Integrating Microsoft SQL Server 2000 OLAP and Microsoft Office: Building a PivotTable List within FrontPage
Continuing the Lesson
The first half of this tutorial presented an introduction to using Office PivotTable lists to retrieve and display information from an OLAP cube. We focused on creating a PivotTable list from an Excel PivotTable report, learning the steps to define the data source, establish a connection to the cube, and set up a PivotTable report to serve as a basis for the PivotTable list. We also published an existing Excel PivotTable report as a web page to create a PivotTable list. Finally, we discussed similarities and differences between the Excel PivotTable report and the Office PivotTable list, focusing on navigation and use of the PivotTable.
In this conclusion to the lesson, we'll continue our exploration of Office PivotTable lists, designing the reporting mechanism from the ground up by using Microsoft FrontPage as a design environment. Various options are available to the PivotTable list designer to control the capabilities afforded to the information consumer, specifically through placing restrictive setpoints in design mode, and enforcing those setpoints in the browser through which information consumers access the PivotTable list.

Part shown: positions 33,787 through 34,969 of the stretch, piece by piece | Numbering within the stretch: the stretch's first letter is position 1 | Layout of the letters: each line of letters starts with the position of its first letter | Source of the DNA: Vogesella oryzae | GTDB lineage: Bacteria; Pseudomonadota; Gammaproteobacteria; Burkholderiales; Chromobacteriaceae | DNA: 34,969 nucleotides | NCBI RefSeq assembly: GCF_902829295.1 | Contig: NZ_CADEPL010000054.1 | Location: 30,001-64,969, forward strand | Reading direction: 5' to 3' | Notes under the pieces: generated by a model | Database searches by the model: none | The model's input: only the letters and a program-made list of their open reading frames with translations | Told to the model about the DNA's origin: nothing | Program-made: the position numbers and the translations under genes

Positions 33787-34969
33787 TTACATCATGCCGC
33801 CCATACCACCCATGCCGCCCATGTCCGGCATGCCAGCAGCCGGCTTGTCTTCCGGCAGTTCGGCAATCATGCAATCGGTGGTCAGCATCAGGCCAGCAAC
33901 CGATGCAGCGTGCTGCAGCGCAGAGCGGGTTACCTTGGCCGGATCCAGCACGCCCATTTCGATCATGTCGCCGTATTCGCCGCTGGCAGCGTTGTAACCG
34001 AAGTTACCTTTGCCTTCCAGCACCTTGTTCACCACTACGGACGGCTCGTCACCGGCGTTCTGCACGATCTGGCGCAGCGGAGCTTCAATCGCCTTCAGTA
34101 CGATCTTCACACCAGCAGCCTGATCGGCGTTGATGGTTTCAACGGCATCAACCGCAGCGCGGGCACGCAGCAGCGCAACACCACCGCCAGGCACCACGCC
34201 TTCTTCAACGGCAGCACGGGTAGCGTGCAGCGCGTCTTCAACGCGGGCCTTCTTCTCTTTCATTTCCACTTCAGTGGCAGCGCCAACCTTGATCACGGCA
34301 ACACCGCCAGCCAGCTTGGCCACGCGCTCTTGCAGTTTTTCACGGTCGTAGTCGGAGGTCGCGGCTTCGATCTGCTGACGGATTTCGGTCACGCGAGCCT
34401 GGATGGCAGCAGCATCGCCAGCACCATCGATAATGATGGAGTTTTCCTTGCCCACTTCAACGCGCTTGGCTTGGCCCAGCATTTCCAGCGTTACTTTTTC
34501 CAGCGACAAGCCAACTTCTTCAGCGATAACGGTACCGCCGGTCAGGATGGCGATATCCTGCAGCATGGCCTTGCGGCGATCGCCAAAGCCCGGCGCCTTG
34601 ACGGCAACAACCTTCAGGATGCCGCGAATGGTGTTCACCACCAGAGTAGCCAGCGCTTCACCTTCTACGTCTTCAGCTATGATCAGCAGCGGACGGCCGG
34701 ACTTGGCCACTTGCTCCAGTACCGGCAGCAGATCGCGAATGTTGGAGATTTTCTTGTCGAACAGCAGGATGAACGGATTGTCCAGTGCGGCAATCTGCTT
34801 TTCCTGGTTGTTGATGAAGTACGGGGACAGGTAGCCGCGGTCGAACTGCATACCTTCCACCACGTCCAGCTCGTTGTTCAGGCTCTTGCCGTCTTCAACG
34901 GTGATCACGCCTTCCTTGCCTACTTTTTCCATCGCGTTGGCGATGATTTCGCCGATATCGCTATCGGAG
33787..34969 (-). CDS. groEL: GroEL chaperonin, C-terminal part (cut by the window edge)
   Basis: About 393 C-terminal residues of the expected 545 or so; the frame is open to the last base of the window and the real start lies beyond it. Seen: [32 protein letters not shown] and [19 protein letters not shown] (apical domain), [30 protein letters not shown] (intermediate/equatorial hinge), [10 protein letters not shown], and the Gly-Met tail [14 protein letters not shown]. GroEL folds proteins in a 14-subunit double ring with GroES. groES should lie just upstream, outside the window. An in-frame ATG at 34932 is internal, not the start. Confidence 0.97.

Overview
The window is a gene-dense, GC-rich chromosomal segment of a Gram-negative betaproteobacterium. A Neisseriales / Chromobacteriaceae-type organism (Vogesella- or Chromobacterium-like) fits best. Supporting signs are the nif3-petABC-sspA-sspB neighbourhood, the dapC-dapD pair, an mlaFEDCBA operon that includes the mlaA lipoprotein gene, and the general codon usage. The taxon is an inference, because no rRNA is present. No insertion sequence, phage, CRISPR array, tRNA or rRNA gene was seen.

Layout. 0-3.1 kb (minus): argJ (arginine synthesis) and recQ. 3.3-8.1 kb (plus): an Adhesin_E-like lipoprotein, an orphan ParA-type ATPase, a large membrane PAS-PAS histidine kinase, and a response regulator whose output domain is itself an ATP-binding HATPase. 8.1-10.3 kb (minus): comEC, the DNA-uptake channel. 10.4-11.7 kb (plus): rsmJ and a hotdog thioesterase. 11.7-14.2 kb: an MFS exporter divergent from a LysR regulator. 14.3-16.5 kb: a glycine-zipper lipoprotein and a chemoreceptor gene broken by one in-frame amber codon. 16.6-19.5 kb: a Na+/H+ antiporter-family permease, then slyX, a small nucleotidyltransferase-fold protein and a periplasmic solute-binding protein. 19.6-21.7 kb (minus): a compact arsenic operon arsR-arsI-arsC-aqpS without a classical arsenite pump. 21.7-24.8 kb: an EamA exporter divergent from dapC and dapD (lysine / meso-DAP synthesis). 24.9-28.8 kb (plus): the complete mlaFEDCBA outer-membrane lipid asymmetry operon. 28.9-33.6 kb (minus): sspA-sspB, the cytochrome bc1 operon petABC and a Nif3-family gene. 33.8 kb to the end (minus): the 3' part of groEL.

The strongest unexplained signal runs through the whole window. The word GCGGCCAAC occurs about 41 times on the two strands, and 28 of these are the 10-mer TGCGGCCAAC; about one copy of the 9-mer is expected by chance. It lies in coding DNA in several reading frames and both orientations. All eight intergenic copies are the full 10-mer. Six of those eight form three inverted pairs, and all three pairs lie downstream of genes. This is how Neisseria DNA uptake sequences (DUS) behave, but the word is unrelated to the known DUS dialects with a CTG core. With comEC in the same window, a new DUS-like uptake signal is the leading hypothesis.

This tutorial focuses on the second main approach to creating a PivotTable list, through a design mode environment, to accomplish the following objectives:
Explore additional facets of the basic use and navigation of the various components that comprise PivotTable list functionality, including Microsoft FrontPage 2000
Focus on designing a PivotTable list from the ground up, to provide flexibility in information delivery to meet business needs
Incorporate control over the capabilities afforded to the information consumer through design capabilities within FrontPage 2000
The first half of this tutorial approached the creation of a PivotTable list from the perspective of a PivotTable report. We started by creating a PivotTable report, complete with data source setup, and transformed it into a PivotTable list that we used as a vehicle for learning the general features of the list. In this part of the lesson, we'll explore the design and creation of a PivotTable list "from scratch," discussing the differences in the two methods of development, and highlighting the strengths of designing the PivotTable list in the web-based environment for which it was originally designed.